How I wish summer would last forever. Even though the weather has ranged from cold rain to high heat over the past 90 days, I haven't minded one bit. This summer has been such a ball, my daughter adored her introduction to the outdoor life, we've traveled near and far, and had no shortage of gorgeous beach days. As far as the food goes, well, that has been wonderful, too. Despite the unfortunate tomato blight, I have managed to find plenty of good ones at the farmers' market. I have also eaten my weight in zucchini, corn and peaches.
I wish I could enjoy this abundance of fresh produce year-round, however, I can't. Unfortunately, the summer harvest in the northeast will be coming to an end soon. The sun will be setting earlier, the days will cool and I'll put the beach bag in winter storage. I will be sad when fall ushers in the winter cold, but it least when it does, I'll have one thing left to remind me of these warm summer days: my homemade apricot jam.
My mother and grandmother have been making apricot jam for as long as I can remember. In fact, it is highly unusual for my mom to buy jam at the store, we have jar upon jar in the cellar. Through experience we have learned that it is best to let the harvest dictate what jam we will make each year. If the peaches are particularly good we will set about making peach basil jam, or, if the strawberries are especially ripe, we'll make a strawberry/raspberry variety. Sometimes we'll just do them all. This year, we were thrilled to discover that our favorite little apricots were perfectly plump and sweet, and decided a fresh batch of apricot jam was in order.
There are three essential elements to making jam: fruit, sugar and pectin. In this recipe, adopted from a Patricia Wells cookbook, we opted to harvest the kernels from the apricot pits to let the natural pectin work in lieu of an additive. We also liked the fact that the kernels imbued the jam with a subtle almond flavor that boosted the natural sweetness of the apricots. Harvesting the kernels may sound like a lot of work, but it is not. I merely asked my brother, Uncle Will, to help out and he set to work with a small hammer. The kernels were out within minutes.
Making jam is really a very simple process, though this version is slightly labor intensive. When I made this last week I stirred the apricots in a giant stockpot/cauldron for an hour straight - easily the best upper arm workout ever - until they dissolved into a delicious sugary jam. Once that part was over, it got much easier. The jam sat overnight at room temperature, until I heated it up the next day for one last stir. At that point I removed the kernels, ladled the jam into the jars and sealed them in a hot water bath for 10 minutes.
The best part about having a dozen jars of fresh apricot jam is that I won't have to suffer through short winter days pining away for fresh fruits. What Amanda and Shauna say is completely true, canning and preserving fruits is the best ways to enjoy seasonal fruits year-round. I know that I, for one, will be grateful that I put in the effort in August, so that I can enjoy summer apricots even when the snow falls outside my window.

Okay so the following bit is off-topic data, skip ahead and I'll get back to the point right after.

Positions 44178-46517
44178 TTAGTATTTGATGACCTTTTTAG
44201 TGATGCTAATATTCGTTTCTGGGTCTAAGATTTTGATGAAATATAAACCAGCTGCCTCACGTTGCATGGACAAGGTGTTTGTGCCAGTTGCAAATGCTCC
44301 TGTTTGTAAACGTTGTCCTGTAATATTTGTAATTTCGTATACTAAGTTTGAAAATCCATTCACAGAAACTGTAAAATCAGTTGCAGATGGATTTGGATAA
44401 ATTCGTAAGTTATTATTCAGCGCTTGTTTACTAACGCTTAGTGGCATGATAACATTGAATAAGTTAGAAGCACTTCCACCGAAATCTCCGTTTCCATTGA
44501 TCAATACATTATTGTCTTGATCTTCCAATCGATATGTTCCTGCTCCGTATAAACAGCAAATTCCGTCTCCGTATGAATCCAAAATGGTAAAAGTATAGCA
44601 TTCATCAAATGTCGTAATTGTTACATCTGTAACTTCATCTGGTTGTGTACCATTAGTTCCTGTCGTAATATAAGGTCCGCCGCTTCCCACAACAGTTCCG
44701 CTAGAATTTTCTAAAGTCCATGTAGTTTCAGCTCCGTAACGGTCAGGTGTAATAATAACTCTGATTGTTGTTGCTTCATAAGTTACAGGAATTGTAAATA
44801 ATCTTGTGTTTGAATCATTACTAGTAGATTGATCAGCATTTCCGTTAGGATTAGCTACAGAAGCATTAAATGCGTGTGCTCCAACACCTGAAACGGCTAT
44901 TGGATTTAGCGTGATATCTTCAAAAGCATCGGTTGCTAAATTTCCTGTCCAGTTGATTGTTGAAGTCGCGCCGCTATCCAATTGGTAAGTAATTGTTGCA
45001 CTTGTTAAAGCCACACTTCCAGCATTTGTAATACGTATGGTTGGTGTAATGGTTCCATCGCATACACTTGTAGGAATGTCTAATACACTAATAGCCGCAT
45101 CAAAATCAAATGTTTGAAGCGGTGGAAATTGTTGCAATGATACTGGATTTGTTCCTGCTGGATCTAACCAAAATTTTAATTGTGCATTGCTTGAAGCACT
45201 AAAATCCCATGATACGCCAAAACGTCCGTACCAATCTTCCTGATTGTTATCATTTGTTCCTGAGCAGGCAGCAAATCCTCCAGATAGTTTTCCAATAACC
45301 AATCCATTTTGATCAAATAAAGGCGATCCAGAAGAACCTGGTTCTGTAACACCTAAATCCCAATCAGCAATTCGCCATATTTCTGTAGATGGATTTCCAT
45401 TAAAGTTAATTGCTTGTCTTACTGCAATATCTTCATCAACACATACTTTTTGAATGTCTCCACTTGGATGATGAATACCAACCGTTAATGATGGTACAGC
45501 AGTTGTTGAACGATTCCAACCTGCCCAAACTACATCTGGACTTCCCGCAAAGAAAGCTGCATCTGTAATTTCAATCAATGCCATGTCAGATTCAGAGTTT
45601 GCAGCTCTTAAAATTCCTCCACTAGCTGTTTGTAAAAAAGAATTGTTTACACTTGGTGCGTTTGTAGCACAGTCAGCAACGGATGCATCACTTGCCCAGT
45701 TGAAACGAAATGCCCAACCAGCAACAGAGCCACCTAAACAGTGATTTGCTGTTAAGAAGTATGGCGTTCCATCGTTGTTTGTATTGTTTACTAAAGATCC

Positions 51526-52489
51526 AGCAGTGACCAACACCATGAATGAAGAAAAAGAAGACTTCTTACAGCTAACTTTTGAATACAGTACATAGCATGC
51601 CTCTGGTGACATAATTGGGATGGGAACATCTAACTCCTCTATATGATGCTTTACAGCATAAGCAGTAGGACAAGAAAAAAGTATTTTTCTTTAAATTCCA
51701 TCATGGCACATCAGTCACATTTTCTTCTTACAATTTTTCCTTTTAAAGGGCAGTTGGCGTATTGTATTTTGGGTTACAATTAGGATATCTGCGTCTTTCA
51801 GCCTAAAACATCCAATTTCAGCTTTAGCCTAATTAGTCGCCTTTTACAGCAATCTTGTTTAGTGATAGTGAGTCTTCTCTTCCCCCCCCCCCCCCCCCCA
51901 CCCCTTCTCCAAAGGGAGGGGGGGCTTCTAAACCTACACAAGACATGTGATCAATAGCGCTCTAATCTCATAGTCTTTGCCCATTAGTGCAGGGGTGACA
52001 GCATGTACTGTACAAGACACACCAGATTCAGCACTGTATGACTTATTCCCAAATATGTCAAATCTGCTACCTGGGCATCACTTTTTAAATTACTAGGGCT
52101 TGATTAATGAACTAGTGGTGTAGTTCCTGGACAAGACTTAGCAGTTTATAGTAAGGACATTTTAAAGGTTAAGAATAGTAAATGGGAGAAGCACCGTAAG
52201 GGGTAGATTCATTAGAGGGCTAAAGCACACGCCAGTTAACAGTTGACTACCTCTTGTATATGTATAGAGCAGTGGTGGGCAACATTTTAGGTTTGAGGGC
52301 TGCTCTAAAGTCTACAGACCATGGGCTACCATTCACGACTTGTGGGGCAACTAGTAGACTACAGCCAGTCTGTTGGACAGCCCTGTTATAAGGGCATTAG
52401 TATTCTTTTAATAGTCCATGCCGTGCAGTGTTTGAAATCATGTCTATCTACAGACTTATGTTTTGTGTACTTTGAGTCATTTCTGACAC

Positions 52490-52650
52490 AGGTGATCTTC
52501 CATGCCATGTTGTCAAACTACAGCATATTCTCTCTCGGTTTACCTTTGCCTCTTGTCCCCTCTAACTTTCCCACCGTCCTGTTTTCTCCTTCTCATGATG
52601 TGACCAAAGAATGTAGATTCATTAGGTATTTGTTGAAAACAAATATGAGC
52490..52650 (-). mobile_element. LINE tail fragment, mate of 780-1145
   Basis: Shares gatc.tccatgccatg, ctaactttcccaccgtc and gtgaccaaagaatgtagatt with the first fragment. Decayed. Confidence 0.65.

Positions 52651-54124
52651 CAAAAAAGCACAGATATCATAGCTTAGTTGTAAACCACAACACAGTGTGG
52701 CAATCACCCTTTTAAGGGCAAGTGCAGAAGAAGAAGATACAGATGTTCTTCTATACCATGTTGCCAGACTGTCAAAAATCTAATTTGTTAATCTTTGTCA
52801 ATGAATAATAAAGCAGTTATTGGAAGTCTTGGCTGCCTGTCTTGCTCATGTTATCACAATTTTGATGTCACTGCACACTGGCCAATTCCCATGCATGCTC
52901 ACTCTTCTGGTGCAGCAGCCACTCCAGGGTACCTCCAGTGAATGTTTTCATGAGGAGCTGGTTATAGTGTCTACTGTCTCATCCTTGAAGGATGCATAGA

ps - I am submitting this to the Under The High Chair Jam Swap '09
Perfect Apricot Jam
adapted from The Provence Cookbook by Patricia Wells
2 lbs apricots, washed, halved and pitted (reserve the pits)
1 1/2 c. sugar
4 8oz. canning jars with lids and rims*
7 lbs apricots, washed, halved and pitted (reserve the pits)
5 c. sugar
10-12 8oz. canning jars, with lids and rims*
*Sterilize jars, rims and lids by running them through one full cycle of the dishwasher without dish soap.
1. Using a small hammer, or heavy object, crack 35 pits and remove the kernels. Reserve these kernels and discard all remaining pits.
2. In a large stockpot combine apricots, nuts and sugar. Stir the sugar into the apricots and allow pot to sit at room temperature for 1 hour. Then, cook apricots over medium heat for one hour, stirring constantly. As you stir be sure to scrape the bottom so that the apricots don't burn. I find it useful to wear a heatproof glove or mitt to protect my hand or arm from any splattering liquid. By the end of the hour the apricots will dissolve into a deep orange colored puree. Transfer hot liquid to a heatproof bowl and allow to sit at room temperature for 24 hours.
3. After 24 hours have passed, reheat the mixture over medium heat until jam is very thick. I found this only takes about 5-10 minutes. Ladle warm mixture into prepared canning jars, leaving 1/4 inch headroom at the top of the jar, and close with lids and rims. Seal jars according to manufacturers instructions. (I usually use the jars that are immersed in a hot water bath to be sealed).
Naptime Recipe Props: Despite the stirring, this is a very easy jam recipe. I love how well the kernels imbued the jam with such a delicious almond like flavor. It is simple and delicious.
Naptime Stopwatch: Though the stirring takes an hour, this jam is relatively easy to prepare over the course of a 24-hour period. I did both parts during my daughter's naptime over two days.
Naptime Reviews: Everyone who has tasted this jam adores it, it is especially good on breakfast breads.